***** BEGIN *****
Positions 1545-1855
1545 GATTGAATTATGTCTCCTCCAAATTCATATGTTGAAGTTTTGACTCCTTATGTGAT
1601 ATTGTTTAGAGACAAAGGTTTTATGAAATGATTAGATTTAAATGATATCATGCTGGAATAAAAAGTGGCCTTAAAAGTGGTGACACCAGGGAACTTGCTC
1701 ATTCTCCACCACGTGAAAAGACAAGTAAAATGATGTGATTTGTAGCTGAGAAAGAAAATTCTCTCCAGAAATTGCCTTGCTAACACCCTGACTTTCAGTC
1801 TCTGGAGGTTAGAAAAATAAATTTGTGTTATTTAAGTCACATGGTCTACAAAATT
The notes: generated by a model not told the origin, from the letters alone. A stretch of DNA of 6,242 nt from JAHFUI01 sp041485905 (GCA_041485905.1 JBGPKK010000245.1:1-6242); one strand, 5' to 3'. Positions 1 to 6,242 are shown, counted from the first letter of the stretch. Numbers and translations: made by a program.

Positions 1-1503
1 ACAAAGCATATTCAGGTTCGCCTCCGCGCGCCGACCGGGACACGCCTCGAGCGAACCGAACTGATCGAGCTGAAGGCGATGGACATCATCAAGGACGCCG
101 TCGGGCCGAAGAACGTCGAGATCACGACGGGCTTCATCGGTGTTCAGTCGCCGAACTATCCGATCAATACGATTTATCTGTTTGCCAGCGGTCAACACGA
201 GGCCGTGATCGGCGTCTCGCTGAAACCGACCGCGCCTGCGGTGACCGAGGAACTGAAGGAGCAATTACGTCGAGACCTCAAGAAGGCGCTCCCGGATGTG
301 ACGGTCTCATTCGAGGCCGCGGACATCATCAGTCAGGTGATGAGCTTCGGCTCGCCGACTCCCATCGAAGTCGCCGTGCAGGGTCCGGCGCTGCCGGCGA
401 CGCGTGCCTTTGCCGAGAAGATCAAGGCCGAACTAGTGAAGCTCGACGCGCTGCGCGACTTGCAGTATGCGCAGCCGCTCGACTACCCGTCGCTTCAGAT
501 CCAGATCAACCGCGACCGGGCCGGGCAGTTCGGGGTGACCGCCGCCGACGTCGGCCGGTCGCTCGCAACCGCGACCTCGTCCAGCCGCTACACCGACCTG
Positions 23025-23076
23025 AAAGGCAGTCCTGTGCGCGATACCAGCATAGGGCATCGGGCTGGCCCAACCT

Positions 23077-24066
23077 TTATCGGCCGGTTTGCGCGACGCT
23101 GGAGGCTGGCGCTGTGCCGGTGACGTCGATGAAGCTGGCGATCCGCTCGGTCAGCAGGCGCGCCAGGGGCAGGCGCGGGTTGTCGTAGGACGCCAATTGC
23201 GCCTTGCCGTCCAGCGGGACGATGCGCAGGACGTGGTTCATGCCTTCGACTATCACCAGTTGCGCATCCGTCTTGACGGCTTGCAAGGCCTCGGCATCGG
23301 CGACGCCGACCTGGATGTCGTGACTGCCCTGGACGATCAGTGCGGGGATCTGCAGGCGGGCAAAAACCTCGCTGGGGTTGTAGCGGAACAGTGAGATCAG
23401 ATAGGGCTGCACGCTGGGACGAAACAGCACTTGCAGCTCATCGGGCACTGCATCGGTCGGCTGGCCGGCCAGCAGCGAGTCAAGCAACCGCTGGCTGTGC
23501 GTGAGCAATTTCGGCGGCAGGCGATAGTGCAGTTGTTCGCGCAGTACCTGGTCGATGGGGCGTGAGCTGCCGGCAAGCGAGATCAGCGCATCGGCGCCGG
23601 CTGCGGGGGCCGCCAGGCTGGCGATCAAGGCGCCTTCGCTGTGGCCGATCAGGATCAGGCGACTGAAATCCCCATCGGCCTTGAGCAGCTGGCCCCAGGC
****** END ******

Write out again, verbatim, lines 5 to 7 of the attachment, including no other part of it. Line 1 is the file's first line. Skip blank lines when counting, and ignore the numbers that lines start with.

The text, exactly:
1801 TCTGGAGGTTAGAAAAATAAATTTGTGTTATTTAAGTCACATGGTCTACAAAATT
The notes: generated by a model not told the origin, from the letters alone. A stretch of DNA of 6,242 nt from JAHFUI01 sp041485905 (GCA_041485905.1 JBGPKK010000245.1:1-6242); one strand, 5' to 3'. Positions 1 to 6,242 are shown, counted from the first letter of the stretch. Numbers and translations: made by a program.

Positions 1-1503